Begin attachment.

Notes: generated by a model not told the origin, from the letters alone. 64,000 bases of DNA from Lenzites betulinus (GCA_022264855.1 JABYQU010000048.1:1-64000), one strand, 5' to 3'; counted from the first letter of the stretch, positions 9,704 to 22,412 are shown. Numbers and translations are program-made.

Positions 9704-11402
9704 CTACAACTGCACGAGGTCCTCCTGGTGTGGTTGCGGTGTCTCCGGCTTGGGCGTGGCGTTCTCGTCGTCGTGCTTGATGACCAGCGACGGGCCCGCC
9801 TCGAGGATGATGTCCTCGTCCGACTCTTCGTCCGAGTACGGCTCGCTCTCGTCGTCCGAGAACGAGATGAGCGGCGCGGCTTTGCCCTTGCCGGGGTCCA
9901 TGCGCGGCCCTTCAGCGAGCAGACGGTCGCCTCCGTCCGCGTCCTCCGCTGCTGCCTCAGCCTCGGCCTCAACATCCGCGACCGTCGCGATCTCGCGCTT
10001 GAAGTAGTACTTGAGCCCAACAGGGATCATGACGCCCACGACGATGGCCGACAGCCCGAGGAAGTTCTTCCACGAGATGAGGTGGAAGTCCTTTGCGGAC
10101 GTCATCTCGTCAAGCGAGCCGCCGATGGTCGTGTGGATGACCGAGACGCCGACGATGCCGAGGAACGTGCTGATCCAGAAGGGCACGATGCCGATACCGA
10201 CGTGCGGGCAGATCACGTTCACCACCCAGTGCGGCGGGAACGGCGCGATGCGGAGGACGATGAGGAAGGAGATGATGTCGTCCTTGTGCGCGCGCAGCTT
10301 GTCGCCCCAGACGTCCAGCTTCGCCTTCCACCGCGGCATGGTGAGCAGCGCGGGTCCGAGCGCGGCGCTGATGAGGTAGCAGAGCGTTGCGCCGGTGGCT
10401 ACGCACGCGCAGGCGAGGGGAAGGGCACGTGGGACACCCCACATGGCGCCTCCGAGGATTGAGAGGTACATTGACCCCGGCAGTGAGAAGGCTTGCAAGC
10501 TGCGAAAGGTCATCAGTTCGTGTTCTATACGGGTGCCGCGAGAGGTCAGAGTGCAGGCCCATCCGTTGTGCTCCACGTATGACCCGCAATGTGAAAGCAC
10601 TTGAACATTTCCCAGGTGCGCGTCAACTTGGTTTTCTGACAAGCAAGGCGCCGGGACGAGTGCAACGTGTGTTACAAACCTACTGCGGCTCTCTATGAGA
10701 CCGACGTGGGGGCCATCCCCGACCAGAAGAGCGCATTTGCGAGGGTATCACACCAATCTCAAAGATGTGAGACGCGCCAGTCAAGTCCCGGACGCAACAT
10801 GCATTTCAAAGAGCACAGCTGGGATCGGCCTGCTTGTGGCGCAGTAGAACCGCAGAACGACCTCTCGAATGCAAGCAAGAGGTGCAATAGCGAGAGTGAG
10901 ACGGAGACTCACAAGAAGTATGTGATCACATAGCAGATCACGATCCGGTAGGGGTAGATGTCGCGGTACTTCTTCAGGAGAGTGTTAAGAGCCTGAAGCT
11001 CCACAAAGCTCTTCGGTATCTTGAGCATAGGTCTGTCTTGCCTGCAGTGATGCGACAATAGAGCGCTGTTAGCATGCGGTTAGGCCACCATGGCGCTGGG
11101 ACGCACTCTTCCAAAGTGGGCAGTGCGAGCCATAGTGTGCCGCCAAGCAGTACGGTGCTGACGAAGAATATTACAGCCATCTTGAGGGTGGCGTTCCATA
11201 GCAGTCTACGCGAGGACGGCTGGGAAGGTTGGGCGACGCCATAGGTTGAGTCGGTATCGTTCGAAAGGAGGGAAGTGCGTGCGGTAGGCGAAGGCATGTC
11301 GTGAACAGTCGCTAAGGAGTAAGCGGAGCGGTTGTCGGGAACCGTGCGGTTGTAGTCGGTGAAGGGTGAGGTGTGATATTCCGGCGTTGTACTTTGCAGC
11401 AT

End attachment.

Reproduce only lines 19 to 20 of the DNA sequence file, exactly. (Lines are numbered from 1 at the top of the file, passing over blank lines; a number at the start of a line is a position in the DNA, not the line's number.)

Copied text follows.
11301 GTGAACAGTCGCTAAGGAGTAAGCGGAGCGGTTGTCGGGAACCGTGCGGTTGTAGTCGGTGAAGGGTGAGGTGTGATATTCCGGCGTTGTACTTTGCAGC
11401 AT